And indeed, they met me in the parking lot of my office around 9:30 a.m. and gave me a S85 (not as fast as my P85, but with the latest AutoPilot features my Model S lacks). Sadly, I still have my day job thing, so I didn’t have the time to give it a spin. I told the Tesla dude I was in meetings until 3 p.m. No problem, sir. They called around then and said they were on the way back with the car. I met them in the parking lot at 3:30 p.m. Everything fixed. Car washed, vacuumed, and charged. And while they had it, they did a bunch of courtesy things (tire pressure, fresh wipers, etc.). All covered under warranty, no charge.

Tesla lacks so many things that are seemingly obvious, like door map pockets, decent interior lighting, rear seat power ports, etc., but you let it slide because hey, I’m driving something special. Here’s the exception.

We park our Tesla in the garage, as one might, to charge it at night. My wife, for the Nth time, went out to the car to grab something she forgot to bring in, but the car’s locked. Arrrgghhh! You see, for me, my car keys are always in my pocket. Always. For my wife, they’re in her purse, which tends to stay on a counter or other flat surface when she’s inside, so she can’t get into the damn car without it. Feature request: if you can do geo-fencing for the suspension settings, then you should also be able to come up with geofencing options for when you’re at home, charging, in a locked garage. Then it’s safe to leave it unlocked.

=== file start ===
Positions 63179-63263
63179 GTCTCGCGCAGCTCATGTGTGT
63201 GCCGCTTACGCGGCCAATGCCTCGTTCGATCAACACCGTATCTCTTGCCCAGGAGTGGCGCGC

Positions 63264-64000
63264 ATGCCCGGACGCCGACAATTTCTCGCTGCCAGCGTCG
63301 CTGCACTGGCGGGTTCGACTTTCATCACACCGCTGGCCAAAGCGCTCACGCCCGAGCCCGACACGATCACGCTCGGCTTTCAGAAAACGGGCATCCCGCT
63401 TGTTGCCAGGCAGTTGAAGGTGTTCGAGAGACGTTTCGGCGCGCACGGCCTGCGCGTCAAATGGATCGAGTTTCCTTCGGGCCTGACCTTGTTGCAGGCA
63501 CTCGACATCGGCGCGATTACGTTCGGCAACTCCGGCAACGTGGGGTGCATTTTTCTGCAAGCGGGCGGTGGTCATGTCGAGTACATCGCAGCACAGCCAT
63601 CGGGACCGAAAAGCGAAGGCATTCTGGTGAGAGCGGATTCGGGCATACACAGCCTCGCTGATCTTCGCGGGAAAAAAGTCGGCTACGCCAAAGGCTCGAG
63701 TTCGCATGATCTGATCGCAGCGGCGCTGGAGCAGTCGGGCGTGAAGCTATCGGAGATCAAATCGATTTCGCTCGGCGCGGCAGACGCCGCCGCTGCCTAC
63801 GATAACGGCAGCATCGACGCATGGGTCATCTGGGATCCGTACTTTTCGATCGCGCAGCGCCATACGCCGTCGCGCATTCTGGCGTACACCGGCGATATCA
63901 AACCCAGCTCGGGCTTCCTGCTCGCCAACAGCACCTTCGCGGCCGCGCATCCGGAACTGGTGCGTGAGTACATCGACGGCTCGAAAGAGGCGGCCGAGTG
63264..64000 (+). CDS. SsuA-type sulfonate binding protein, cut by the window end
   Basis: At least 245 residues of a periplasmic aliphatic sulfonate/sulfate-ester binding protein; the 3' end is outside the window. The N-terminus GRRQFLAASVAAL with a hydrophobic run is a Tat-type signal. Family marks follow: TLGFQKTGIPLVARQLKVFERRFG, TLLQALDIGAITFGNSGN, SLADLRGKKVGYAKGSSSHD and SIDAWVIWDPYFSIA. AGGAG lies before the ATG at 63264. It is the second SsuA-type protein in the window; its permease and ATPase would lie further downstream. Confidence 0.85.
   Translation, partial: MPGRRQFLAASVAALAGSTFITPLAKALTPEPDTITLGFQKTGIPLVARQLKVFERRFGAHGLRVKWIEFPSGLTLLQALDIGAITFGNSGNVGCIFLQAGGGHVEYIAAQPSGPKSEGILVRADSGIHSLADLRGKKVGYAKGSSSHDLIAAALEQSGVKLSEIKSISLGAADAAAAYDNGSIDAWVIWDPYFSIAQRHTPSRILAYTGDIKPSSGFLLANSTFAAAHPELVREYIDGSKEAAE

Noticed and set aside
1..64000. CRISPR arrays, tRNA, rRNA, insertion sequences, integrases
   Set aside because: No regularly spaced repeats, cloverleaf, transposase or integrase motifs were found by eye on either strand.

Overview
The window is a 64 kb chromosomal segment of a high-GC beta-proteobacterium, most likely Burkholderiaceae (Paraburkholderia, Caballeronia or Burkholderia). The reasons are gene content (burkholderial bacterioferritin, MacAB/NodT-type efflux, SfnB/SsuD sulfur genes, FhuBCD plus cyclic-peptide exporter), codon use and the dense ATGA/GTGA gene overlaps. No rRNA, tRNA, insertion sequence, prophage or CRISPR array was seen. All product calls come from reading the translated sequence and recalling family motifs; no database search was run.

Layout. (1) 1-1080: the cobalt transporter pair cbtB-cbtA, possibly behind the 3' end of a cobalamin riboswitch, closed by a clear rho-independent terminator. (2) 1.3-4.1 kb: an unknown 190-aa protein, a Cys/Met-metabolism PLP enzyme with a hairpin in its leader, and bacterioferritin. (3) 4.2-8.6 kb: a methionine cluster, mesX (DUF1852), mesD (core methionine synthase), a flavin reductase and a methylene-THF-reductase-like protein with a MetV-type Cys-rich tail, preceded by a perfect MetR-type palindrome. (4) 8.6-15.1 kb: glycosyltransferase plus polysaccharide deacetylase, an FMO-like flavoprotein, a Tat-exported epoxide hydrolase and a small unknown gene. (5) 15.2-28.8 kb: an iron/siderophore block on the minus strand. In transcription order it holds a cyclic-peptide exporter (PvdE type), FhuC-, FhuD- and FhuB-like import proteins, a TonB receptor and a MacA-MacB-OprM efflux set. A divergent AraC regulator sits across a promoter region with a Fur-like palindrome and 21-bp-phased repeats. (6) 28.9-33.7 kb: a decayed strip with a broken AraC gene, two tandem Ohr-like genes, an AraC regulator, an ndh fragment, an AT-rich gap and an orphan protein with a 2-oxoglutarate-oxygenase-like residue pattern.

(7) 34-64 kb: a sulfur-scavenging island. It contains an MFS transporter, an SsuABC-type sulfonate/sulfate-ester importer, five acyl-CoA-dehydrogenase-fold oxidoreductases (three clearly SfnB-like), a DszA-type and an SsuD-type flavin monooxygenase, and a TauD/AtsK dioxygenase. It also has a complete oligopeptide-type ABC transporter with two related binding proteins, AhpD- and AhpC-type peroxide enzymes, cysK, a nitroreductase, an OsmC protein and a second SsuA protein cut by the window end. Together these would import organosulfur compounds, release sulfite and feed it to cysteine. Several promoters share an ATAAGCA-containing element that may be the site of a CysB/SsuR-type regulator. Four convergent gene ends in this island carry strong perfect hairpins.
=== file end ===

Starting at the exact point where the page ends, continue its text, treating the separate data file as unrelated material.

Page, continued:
(Good security ninjas will suggest that advanced bad guys can spoof GPS signals with cheap equipment, and could thusly trick your car into unlocking itself. Other security ninjas would point out that radio-based car keys are generally not robust against attackers with radios either. Anyway, there are lots of ways the car can know it’s in my house, such as the fact that it’s paired with my WiFi. Also, even if you leave the doors unlocked, you still don’t need to let somebody turn the car on and drive away. Principle of least privilege vs. psychological acceptability, baby. Saltzer and Shroeder know what’s up.)

(Free) Power To The People